I never liked milk, I would always ask for water instead when I was young. No matter what I just could not stomach store bought milk. While I worked on an organic goat farm, my major responsibilities included caring for and milking the goats. I would get up every morning, and I would milk them in an order we established, and afterwards I would take them out for a long walk in the meadow or the woods. Sometimes I even took my bowl of granola out with me and would squirt milk in my bowl straight from Greta’s udder, and it was a treat! I would observe them as they ate and watched them consume sweet fern, dandelion, cinquefoil, blackberry, oak and maple leaves, blueberry, raspberry, mint, cleavers, sage, oregano, and many other things that would usually make me wheeze and sneeze. I became much more aware of what they were eating, and how it would end up affecting their milk. Harvesting and consuming the milk become a spiritual practice for me, and I really enjoyed the milk. Additionally, I began making cheese and yogurt from the milk. It was entirely different to have a deep connection with the animals giving the milk, knowing what was in it, knowing exactly how it was processed, and knowing the lives that each of the goats led. I overcame many allergies, I felt more energized, and I felt a stronger connection to the goats I cared for.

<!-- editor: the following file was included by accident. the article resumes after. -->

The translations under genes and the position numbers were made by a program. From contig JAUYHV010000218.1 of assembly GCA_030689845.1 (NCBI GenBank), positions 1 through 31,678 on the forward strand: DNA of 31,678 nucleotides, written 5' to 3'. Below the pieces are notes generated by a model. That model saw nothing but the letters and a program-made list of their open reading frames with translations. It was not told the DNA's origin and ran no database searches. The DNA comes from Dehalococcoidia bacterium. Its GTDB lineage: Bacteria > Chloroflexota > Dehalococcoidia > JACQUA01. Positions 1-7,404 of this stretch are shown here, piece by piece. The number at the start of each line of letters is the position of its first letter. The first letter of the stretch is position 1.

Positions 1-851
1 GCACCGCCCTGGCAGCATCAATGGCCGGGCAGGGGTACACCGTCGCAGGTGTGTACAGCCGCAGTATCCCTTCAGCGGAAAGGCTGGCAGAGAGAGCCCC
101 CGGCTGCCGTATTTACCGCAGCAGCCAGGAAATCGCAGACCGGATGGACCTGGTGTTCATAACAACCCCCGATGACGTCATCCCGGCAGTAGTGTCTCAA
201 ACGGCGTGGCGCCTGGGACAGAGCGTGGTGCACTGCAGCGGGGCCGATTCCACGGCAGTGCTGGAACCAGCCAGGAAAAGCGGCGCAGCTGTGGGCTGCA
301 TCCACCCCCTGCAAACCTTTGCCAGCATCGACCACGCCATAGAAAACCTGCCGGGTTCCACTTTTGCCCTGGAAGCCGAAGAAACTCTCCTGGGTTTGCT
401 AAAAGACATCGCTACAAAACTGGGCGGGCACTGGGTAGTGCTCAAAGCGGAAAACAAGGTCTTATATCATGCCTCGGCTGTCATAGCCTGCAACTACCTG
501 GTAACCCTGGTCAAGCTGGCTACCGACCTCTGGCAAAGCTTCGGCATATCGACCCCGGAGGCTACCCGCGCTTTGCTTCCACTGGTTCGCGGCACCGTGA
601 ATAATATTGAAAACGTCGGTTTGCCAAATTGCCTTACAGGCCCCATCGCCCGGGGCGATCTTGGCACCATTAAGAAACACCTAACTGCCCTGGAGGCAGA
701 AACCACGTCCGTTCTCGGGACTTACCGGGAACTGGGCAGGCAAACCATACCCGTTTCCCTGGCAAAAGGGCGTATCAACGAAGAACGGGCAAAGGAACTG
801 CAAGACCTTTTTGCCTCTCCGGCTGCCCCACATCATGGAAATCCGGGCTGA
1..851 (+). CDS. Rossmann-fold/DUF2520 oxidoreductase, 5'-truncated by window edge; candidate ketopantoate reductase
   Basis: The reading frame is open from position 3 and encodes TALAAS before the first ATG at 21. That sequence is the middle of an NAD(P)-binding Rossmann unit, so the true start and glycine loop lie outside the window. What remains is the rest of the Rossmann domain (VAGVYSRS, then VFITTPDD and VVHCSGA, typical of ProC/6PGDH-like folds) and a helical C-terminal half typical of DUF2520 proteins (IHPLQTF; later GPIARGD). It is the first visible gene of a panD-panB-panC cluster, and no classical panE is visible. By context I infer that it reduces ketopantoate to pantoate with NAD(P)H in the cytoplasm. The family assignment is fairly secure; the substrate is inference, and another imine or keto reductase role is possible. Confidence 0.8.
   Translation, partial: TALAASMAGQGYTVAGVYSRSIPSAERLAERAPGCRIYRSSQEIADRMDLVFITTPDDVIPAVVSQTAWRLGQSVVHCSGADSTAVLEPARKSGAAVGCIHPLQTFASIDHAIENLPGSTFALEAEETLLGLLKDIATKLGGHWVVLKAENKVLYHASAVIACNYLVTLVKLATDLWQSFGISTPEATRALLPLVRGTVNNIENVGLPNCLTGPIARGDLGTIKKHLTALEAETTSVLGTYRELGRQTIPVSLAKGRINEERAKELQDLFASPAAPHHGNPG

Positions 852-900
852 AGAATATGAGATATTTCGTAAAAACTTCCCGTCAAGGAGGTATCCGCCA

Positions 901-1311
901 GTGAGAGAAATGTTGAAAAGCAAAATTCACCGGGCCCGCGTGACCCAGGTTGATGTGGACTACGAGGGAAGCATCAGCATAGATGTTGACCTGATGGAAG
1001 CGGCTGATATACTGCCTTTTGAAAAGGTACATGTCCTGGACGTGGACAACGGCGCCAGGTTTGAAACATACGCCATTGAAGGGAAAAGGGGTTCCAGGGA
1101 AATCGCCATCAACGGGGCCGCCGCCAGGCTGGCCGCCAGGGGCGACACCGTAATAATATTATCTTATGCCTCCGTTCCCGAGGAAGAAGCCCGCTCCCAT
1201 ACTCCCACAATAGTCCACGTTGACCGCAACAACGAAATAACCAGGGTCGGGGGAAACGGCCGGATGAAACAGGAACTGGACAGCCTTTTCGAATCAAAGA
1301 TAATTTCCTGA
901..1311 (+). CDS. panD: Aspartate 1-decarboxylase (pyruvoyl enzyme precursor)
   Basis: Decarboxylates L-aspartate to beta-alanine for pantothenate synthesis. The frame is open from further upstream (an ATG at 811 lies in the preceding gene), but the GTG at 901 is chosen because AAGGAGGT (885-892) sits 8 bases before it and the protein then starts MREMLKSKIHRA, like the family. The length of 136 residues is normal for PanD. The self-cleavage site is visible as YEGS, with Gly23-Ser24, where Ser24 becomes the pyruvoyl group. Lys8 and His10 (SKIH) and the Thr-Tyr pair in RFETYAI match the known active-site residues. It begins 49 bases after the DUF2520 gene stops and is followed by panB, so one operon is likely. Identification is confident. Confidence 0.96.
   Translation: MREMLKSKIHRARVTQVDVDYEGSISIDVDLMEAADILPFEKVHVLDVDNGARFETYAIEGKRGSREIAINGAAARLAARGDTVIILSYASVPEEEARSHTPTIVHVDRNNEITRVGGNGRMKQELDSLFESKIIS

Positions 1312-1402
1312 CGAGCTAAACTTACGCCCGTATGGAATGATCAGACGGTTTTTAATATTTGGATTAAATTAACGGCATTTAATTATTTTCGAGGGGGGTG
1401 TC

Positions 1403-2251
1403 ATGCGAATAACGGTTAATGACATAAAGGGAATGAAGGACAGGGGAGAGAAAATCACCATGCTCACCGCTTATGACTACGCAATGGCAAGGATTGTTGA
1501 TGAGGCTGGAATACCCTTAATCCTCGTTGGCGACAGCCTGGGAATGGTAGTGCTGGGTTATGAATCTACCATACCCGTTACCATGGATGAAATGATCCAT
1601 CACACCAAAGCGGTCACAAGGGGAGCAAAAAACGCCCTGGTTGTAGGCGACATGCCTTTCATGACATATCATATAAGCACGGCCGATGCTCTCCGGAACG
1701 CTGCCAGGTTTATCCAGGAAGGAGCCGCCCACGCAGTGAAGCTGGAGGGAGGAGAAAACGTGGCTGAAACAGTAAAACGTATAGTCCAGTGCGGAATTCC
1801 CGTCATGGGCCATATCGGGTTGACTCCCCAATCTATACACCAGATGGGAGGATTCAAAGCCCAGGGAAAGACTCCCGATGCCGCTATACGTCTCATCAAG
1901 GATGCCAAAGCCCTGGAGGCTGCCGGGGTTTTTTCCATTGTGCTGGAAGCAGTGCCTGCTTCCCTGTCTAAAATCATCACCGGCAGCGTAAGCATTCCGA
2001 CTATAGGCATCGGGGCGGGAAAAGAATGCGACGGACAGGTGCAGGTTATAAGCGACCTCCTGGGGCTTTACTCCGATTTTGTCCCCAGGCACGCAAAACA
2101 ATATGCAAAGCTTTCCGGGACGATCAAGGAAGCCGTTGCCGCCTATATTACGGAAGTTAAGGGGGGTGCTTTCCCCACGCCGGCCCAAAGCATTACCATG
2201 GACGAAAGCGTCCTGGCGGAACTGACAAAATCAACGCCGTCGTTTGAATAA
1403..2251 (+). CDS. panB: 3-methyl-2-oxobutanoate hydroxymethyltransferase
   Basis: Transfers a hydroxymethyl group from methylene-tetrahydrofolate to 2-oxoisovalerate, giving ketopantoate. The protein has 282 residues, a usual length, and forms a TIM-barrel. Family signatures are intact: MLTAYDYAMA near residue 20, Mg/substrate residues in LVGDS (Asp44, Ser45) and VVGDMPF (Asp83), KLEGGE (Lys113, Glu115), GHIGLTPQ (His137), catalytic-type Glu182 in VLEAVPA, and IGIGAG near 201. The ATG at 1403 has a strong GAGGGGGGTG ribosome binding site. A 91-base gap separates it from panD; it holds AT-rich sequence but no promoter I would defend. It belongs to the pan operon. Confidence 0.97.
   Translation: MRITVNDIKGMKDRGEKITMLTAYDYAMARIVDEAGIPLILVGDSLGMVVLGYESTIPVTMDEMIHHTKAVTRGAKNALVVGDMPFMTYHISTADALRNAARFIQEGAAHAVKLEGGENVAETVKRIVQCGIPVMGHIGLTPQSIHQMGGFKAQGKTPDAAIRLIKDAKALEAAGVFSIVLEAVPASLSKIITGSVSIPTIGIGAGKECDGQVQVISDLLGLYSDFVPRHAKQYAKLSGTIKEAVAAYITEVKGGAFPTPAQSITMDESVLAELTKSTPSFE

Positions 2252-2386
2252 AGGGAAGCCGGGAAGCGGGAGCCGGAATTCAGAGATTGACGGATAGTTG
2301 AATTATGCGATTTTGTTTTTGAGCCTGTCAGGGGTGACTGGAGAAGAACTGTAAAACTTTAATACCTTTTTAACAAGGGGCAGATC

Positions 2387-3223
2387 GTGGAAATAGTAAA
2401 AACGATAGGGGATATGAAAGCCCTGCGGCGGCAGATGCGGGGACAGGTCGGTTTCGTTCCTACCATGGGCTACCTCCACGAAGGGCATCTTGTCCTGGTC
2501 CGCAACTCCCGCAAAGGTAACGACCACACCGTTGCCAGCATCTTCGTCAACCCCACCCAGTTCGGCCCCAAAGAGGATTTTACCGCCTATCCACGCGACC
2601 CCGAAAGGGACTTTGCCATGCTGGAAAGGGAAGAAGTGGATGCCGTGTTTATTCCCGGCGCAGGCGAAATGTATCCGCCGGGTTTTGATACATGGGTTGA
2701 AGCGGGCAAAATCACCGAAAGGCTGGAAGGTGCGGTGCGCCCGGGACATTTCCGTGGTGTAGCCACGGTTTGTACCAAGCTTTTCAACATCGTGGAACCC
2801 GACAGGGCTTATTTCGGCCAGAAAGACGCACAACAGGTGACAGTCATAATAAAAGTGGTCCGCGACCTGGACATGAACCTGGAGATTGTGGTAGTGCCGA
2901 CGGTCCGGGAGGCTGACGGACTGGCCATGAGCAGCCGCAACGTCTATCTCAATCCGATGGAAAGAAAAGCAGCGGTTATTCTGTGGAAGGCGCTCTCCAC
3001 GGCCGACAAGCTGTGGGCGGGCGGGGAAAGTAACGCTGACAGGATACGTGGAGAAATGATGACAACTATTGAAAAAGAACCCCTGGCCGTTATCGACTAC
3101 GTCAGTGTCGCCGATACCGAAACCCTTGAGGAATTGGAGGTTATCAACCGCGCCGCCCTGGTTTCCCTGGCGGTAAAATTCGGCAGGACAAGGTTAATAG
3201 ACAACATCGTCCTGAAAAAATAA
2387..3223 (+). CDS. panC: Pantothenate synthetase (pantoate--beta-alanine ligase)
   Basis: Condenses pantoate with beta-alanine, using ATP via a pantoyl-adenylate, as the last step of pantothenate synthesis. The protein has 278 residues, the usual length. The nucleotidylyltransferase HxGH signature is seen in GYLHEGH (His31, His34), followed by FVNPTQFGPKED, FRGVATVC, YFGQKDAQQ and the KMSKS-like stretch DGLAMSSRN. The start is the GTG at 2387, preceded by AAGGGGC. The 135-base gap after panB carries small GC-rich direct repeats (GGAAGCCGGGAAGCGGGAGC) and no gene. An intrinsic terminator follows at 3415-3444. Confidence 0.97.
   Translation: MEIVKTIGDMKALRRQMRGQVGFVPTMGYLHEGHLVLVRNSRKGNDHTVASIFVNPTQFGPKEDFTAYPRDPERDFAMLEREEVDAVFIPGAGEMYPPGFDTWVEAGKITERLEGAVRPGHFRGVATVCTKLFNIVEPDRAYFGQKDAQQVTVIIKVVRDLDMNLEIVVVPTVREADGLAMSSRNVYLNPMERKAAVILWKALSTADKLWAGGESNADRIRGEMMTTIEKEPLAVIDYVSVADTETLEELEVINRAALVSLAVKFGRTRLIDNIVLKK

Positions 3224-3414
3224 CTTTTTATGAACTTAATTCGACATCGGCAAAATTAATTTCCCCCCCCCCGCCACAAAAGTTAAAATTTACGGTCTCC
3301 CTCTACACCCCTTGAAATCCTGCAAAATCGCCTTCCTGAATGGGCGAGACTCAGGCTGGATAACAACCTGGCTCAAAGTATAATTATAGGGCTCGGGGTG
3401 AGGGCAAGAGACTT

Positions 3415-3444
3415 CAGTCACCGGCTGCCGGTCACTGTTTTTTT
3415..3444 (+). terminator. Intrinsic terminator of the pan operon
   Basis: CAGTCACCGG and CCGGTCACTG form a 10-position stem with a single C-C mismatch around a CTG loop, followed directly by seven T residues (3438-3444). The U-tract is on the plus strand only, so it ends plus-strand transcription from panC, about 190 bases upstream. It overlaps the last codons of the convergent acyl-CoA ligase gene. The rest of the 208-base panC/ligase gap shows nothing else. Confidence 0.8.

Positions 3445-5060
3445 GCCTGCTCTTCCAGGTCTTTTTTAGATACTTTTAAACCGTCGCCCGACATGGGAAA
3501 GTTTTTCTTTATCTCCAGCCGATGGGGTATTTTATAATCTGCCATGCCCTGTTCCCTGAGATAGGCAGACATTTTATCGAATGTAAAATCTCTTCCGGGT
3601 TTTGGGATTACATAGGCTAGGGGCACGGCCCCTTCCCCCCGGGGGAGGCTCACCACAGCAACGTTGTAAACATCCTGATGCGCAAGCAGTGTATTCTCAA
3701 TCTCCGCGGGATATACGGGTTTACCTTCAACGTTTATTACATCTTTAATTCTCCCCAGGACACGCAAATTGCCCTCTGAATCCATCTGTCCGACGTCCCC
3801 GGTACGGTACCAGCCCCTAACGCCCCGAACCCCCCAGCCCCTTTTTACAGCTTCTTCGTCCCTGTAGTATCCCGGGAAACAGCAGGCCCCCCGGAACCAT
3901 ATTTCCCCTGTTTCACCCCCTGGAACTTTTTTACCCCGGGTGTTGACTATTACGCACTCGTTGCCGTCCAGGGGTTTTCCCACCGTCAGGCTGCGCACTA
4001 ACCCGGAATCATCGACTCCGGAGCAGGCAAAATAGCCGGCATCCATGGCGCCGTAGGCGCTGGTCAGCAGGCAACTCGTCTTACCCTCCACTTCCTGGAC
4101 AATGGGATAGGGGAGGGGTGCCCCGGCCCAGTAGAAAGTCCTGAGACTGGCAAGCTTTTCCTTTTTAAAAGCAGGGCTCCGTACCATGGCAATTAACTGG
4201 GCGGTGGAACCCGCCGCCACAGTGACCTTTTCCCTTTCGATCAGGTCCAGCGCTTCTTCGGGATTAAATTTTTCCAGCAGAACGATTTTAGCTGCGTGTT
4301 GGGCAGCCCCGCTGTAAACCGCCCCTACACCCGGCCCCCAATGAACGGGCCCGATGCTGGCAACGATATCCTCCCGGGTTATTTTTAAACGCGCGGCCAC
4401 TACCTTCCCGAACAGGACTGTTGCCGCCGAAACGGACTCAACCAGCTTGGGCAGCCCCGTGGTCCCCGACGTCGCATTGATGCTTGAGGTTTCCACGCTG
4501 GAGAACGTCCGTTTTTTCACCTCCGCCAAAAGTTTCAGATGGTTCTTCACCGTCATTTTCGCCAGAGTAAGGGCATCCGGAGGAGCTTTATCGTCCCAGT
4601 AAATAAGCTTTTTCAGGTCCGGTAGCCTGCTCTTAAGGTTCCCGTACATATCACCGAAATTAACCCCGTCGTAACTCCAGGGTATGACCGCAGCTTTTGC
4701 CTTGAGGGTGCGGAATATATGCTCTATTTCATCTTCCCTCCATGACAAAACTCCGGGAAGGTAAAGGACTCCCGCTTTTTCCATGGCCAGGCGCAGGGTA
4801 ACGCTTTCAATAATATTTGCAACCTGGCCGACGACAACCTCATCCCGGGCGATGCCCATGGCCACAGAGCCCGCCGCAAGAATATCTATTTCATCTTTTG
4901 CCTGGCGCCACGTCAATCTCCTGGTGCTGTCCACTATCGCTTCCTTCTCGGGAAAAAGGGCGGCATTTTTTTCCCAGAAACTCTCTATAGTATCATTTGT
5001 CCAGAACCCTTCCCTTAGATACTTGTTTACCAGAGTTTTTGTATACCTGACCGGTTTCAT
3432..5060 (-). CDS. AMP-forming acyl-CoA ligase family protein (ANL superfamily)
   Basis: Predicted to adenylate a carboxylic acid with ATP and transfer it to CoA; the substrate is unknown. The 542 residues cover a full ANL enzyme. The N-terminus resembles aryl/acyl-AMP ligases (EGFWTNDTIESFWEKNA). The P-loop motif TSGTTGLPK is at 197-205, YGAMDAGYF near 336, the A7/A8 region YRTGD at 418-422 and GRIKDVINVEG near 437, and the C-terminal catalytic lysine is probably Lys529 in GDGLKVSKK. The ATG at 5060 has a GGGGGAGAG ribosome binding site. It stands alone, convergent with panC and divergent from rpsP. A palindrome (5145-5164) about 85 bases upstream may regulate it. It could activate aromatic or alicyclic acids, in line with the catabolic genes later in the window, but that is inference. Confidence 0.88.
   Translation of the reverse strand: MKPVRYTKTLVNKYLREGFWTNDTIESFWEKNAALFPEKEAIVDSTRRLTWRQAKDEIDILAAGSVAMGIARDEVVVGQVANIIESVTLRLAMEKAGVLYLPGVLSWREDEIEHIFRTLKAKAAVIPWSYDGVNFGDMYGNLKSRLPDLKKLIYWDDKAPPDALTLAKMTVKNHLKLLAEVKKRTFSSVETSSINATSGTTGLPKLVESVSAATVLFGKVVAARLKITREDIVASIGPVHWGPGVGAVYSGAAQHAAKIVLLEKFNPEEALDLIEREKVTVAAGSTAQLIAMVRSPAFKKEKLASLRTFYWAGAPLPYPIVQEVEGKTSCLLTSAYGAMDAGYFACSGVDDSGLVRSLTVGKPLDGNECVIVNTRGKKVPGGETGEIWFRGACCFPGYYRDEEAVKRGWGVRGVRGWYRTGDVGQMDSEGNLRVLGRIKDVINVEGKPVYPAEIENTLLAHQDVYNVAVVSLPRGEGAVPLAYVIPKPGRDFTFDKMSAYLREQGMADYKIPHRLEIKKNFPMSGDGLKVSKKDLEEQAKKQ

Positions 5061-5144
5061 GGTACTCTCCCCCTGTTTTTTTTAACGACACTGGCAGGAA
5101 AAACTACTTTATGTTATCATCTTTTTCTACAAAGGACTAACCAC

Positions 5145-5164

Goat’s milk is extremely nutrient dense, full of vitamins, minerals, electrolytes, trace elements, enzymes, proteins, and fatty acids that are easily assimilated by the human body. It has been long regarded as medicinal by herbalists such as Rosemary Gladstar and Susan Weed, and ancient doctors. Goat’s milk is naturally homogenized; it takes twenty minutes for the human body to digest goat’s milk, and 2–3 hours to digest cow’s milk. In addition, it also does not contain the protein that causes the allergic reaction in cow’s milk.